Miner BHP walks away from proposed $49 bn Anglo American takeover

Anglo American has rejected BHP's previous takeover offers (Ben STANSALL)
Anglo American has rejected BHP's previous takeover offers (Ben STANSALL)

Australian mining behemoth BHP announced Wednesday that it has walked away from a proposed $49-billion takeover of British rival Anglo American that would have created a copper titan.

BHP said it will not make a firm offer for Anglo American, ending a six-week saga and scrapping its gigantic proposal just before a key Wednesday deadline which its UK rival had refused to extend.

A core part of BHP's plan was splitting off Anglo's platinum holdings in South Africa, a politically sensitive move that stirred government opposition ahead of the country's general election.

BHP's offer had also proposed Anglo American hiving off its iron ore production activities in South Africa under plans to focus on copper, demand for which is booming over its use in green technologies and artificial intelligence (AI).

The takeover's structure "looked too complicated and ultimately investors prefer hard cold cash, not an all-share bid", said Dan Coatsworth, an investment analyst at AJ Bell.

All eyes are now on Glencore and Rio Tinto, two other mining giants, to see if they seek to buy Anglo American, he added.

"BHP will not be making a firm offer for Anglo American," BHP chief executive Mike Henry said in a statement bringing an end to their efforts, which had seen the Australian company twice raise its initial proposal.

"While we believed that our proposal for Anglo American was a compelling opportunity to effectively grow the pie of value for both sets of shareholders, we were unable to reach agreement with Anglo American on our specific views in respect of South African regulatory risk and cost."

BHP remained confident however that its plan "was the most effective structure to deliver value for Anglo American shareholders" and could have "obtained all required regulatory approvals, including in South Africa", he added.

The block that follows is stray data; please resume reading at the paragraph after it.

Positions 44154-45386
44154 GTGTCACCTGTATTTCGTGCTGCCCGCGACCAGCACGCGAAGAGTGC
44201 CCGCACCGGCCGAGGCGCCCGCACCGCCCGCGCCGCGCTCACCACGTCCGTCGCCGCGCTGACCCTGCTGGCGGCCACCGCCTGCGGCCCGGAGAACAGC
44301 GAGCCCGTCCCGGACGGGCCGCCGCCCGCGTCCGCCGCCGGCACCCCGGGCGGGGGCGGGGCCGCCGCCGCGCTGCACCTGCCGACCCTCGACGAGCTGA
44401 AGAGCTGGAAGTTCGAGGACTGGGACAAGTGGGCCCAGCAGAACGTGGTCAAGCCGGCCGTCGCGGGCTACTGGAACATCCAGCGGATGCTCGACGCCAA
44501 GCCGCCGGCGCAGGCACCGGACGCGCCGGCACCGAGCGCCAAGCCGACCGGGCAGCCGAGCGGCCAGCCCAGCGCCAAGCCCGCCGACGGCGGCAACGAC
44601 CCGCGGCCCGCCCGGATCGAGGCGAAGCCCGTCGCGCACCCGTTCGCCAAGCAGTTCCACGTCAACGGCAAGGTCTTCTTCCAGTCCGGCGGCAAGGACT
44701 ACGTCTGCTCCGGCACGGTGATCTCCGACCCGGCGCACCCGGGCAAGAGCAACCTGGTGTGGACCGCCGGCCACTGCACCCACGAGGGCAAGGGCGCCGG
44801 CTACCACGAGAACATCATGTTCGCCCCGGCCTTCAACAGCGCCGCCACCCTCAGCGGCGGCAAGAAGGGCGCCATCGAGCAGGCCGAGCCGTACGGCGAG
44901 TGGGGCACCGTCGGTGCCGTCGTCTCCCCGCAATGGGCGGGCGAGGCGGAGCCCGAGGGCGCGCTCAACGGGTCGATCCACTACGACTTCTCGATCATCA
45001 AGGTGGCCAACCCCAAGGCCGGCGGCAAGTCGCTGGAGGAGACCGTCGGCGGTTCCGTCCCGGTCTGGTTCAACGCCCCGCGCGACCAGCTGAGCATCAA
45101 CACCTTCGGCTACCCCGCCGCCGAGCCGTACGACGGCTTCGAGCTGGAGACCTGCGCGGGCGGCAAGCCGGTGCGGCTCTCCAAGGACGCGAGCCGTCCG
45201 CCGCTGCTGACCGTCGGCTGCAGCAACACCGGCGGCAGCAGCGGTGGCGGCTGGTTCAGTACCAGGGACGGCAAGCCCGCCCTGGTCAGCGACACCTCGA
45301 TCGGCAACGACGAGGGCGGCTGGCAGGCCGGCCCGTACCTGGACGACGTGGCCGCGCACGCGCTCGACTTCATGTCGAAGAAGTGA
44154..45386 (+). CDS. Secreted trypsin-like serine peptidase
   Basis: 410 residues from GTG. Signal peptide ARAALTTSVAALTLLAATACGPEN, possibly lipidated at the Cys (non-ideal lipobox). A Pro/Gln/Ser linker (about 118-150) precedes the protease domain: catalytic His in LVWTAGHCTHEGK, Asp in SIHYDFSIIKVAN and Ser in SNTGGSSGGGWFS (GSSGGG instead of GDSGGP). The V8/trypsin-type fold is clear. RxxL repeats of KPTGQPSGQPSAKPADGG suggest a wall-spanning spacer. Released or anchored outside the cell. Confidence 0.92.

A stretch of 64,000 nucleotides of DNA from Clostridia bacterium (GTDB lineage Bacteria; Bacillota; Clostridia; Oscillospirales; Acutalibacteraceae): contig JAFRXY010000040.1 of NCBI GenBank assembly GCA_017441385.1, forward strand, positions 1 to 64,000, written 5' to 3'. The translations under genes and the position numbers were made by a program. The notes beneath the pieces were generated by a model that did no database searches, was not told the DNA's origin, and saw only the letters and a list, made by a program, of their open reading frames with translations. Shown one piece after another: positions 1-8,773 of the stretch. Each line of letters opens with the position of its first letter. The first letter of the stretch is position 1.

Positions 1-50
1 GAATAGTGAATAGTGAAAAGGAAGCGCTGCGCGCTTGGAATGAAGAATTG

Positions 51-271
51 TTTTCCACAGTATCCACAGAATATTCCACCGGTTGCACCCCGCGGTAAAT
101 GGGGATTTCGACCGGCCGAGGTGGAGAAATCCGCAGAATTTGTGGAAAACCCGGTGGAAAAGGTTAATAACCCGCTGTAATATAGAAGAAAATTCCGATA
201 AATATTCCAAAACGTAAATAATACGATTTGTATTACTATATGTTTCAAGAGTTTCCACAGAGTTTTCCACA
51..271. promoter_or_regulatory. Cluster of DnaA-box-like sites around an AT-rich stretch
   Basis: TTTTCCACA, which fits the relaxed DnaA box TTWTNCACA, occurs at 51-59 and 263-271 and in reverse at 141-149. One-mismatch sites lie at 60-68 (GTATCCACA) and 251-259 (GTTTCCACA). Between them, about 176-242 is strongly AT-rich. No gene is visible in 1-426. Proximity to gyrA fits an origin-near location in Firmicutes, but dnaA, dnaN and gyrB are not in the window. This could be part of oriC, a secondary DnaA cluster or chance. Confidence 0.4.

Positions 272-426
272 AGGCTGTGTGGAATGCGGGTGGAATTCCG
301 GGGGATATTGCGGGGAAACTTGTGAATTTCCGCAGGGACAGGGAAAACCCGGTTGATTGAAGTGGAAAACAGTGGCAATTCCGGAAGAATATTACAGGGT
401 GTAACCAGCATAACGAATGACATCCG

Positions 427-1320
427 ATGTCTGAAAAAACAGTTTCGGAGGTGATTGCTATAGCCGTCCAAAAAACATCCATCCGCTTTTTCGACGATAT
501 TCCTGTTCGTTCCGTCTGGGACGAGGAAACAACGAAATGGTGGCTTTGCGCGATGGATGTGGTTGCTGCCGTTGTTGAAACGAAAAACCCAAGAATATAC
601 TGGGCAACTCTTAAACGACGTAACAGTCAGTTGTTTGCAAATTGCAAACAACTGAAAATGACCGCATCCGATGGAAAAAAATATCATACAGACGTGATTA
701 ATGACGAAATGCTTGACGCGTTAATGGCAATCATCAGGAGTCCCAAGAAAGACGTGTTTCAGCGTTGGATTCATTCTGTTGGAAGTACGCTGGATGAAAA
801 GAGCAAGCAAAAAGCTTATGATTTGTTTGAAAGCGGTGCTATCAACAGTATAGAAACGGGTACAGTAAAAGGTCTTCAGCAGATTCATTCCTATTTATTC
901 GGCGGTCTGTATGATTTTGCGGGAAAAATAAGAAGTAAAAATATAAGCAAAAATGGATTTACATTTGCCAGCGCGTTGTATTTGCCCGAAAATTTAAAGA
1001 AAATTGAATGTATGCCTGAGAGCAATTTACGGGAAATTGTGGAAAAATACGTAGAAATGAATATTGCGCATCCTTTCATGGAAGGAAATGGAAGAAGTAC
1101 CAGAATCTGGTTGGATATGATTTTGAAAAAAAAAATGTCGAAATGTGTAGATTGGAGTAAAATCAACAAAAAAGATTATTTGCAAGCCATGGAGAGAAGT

Anglo American's chairman Stuart Chambers thanked shareholders and stakeholders for "their constructive dialogue" during the period of the takeover bid as well as employees for their "resilience and commitment".

The company's shareholders will benefit "from value transparency and undiluted exposure to a simpler portfolio of world-class assets, consistently stronger operational performance, and highly attractive growth in copper, premium iron ore and crop nutrients", he added.

- Crucial copper -

The London-listed giant had rejected a third offer from BHP last week, worth £38.6 billion, but agreed to keep talks alive for seven more days.

In response to BHP's overtures, Anglo had recently announced it would offload its coal, diamond and platinum businesses to focus on critical minerals.

Earlier on Wednesday, Anglo American had rejected BHP's request to extend talks over its vast proposal beyond a 1600 GMT deadline for it to either make a concrete offer or abandon the bid.

The company said its board had unanimously concluded that there was "no basis for a further extension" for BHP to explore its proposal, adding that there were "fundamental concerns" over the bid structure and value.

The offer "includes the same highly complex and unattractive structure", Anglo American argued.

Any deal between two of the world's largest resources companies would have fundamentally reshaped the sector, with far-reaching consequences for commodities markets and the global energy transition.

BHP's interest was largely stoked by its hunger to secure a reliable copper supply.

Anglo American's South American copper holdings include four of the largest copper mines in the world.

An electrical conductor used in wiring, the metal is seen as a bedrock of emerging clean-energy industries -- a crucial component to manufacture solar panels, electric vehicles and rechargeable batteries.

It is also widely regarded as vital for the development of cutting-edge AI technology.

Copper prices have increased about 400 percent in the past quarter of a century, and broke $10,000 a tonne in April for the first time in two years.

The boom has already prompted a wave of investment, with BHP snapping up Australian copper producer OZ Minerals for more than US$6 billion last year.

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